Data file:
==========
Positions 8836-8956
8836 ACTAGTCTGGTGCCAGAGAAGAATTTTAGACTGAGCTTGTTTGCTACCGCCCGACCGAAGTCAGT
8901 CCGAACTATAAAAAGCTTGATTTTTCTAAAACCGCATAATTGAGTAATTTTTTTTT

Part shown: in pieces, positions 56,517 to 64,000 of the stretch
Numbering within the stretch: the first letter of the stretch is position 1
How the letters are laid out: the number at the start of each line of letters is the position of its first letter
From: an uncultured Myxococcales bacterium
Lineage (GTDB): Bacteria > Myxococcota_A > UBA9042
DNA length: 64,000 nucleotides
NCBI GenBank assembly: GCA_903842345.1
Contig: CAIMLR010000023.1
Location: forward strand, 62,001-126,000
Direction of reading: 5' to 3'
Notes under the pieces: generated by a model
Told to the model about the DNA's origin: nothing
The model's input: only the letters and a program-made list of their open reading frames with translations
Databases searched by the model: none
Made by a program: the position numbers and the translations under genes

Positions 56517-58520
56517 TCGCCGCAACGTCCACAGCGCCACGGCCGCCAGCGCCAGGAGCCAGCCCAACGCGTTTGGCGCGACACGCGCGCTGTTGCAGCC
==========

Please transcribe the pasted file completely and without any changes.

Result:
Positions 8836-8956
8836 ACTAGTCTGGTGCCAGAGAAGAATTTTAGACTGAGCTTGTTTGCTACCGCCCGACCGAAGTCAGT
8901 CCGAACTATAAAAAGCTTGATTTTTCTAAAACCGCATAATTGAGTAATTTTTTTTT

Part shown: in pieces, positions 56,517 to 64,000 of the stretch
Numbering within the stretch: the first letter of the stretch is position 1
How the letters are laid out: the number at the start of each line of letters is the position of its first letter
From: an uncultured Myxococcales bacterium
Lineage (GTDB): Bacteria > Myxococcota_A > UBA9042
DNA length: 64,000 nucleotides
NCBI GenBank assembly: GCA_903842345.1
Contig: CAIMLR010000023.1
Location: forward strand, 62,001-126,000
Direction of reading: 5' to 3'
Notes under the pieces: generated by a model
Told to the model about the DNA's origin: nothing
The model's input: only the letters and a program-made list of their open reading frames with translations
Databases searched by the model: none
Made by a program: the position numbers and the translations under genes

Positions 56517-58520
56517 TCGCCGCAACGTCCACAGCGCCACGGCCGCCAGCGCCAGGAGCCAGCCCAACGCGTTTGGCGCGACACGCGCGCTGTTGCAGCC